Fairy Tale Issues

Readers, I’m supposed to post today, but for those who don’t know I am a US citizen and today is the Superbowl of politics for us (at least those of us who care about politics). It’s been on my mind for a while now and as such I’ve completely shirked my blog writing time. It wasn’t intentionally done, so you’ll have to forgive the slap-dash work.

As I’m sure you’re aware, fairy tales don’t hold all the answers. There are aspects of life that aren’t covered by short stories about people who were inordinately concerned with predatory forest-dwelling animals as compared to the worries of the modern person. Politics is one of those blind spots. Most stories in fairy tales involve hereditary nobles. The stories would have to continue beyond the known endings of weddings and happily ever afters. I’d like to share some with you.

After having slept for 100 years along with her subjects, Sleeping Beauty understood the importance of universal health care and the peasants rejoiced.

The Simpleton from the Golden Goose, upon reflection, realized his good fortune was due to an act of selfless kindness and became known as The Benevolent King because he put the needs of his people before his own.

Snow White never returned to her own kingdom, but after marrying Prince Charming decided to challenge unconscious biases because how we look should never determine who we become.

The Valiant Little Tailor never meant to reach the throne on the power of one lie and therefore poured resources into trades, like haberdashery, that included education and allowed for upward mobility if ever that trade became defunct.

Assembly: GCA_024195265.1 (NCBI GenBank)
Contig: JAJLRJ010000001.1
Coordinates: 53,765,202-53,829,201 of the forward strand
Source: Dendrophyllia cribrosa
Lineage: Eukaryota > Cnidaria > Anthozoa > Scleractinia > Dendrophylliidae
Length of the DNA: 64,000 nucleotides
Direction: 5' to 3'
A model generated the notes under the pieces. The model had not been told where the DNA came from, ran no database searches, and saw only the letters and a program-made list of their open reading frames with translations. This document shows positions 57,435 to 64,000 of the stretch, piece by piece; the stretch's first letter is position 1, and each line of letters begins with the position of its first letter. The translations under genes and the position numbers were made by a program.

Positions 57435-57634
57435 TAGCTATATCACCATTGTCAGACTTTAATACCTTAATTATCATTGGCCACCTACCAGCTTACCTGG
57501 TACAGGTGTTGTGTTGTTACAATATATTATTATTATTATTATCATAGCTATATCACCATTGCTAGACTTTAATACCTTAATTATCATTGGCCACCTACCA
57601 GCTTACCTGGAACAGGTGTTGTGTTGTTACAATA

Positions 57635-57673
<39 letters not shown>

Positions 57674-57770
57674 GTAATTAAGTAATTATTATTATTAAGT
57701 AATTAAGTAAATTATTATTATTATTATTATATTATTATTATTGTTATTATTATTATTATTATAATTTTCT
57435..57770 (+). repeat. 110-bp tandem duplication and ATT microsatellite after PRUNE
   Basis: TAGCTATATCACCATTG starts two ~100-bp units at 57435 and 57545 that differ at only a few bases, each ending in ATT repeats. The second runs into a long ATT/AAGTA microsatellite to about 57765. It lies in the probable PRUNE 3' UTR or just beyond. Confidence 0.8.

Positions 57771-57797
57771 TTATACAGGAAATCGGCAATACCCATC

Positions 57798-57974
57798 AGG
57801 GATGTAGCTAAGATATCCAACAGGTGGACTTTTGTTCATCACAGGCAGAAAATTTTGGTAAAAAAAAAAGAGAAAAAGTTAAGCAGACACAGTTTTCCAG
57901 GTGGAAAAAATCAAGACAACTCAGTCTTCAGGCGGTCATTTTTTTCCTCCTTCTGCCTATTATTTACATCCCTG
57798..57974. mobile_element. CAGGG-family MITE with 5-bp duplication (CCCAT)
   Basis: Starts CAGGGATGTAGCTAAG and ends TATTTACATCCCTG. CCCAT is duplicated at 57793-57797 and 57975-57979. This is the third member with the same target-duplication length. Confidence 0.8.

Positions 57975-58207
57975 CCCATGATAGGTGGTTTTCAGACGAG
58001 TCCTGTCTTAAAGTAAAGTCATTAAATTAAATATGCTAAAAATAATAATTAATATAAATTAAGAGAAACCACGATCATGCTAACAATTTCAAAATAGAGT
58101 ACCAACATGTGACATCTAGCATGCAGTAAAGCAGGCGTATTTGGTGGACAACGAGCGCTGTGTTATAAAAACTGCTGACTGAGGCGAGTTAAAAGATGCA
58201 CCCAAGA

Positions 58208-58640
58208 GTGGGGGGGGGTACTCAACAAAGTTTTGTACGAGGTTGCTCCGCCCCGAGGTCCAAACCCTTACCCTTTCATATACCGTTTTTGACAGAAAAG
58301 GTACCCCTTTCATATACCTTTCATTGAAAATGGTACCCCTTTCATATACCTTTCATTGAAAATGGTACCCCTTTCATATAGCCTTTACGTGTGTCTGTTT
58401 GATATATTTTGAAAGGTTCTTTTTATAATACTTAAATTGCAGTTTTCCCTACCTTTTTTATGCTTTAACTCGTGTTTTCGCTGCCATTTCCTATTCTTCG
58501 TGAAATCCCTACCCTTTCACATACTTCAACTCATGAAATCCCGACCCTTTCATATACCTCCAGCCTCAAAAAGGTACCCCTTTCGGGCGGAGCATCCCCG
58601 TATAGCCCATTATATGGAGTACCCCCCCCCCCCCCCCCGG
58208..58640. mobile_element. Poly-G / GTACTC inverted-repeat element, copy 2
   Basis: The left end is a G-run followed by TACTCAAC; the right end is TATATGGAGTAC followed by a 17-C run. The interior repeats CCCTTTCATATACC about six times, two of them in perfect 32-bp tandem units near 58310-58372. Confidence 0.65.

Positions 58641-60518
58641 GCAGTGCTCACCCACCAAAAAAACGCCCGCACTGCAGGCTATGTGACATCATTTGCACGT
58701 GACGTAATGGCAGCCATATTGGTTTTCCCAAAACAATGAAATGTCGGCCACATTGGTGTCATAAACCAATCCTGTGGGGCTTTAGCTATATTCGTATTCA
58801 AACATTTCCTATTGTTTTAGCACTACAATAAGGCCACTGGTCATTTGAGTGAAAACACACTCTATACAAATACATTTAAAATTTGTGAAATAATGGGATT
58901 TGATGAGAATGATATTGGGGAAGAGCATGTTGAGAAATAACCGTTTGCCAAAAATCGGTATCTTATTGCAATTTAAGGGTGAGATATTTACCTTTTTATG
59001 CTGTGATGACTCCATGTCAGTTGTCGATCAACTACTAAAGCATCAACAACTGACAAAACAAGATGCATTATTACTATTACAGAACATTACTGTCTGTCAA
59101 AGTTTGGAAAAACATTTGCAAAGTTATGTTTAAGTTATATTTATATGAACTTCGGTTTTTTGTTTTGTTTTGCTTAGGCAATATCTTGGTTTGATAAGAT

Cinderella, ever mindful of her treatment at the hands of her wicked stepmother, opened shelters throughout her kingdom for abused girls and boys to feel safe and find fulfilling lives. (She partnered with the Valiant Little Tailor)

Rapunzel never forgot her ordeal, especially being locked away and then exiled with no skills to raise twins as a single-mother, and therefore started programs for universal daycare paid for by the crown to assist single parents get on their feet.

Little Red Riding Hood didn’t have a kingdom, but she became a fearless advocate for women’s rights (especially the right to walk unescorted without fear of being attacked) and senior care in honor of her Grannie.

These are just a few of the many intuitive leaps I’ve made after reading a fairy tale. I haven’t even mentioned affordable housing with the Three Little Pigs, immigration and the Frog Prince, or…you get the picture. Here’s hoping that all our favorite fairy tale characters remembered their hardships and worked to improve the lives of others now that they were in better positions. And may we all do that whenever possible.

Photo by Element5 Digital on Pexels.com

If you’re in the US–remember to vote!

2 thoughts on “Fairy Tale Issues

  1. I love the what comes after the happily ever after endings you came up with! It made me think that, if they were actually to start their stories at that point, it just shows how important a character’s history is and how much of an impact it can have on what they end up doing.

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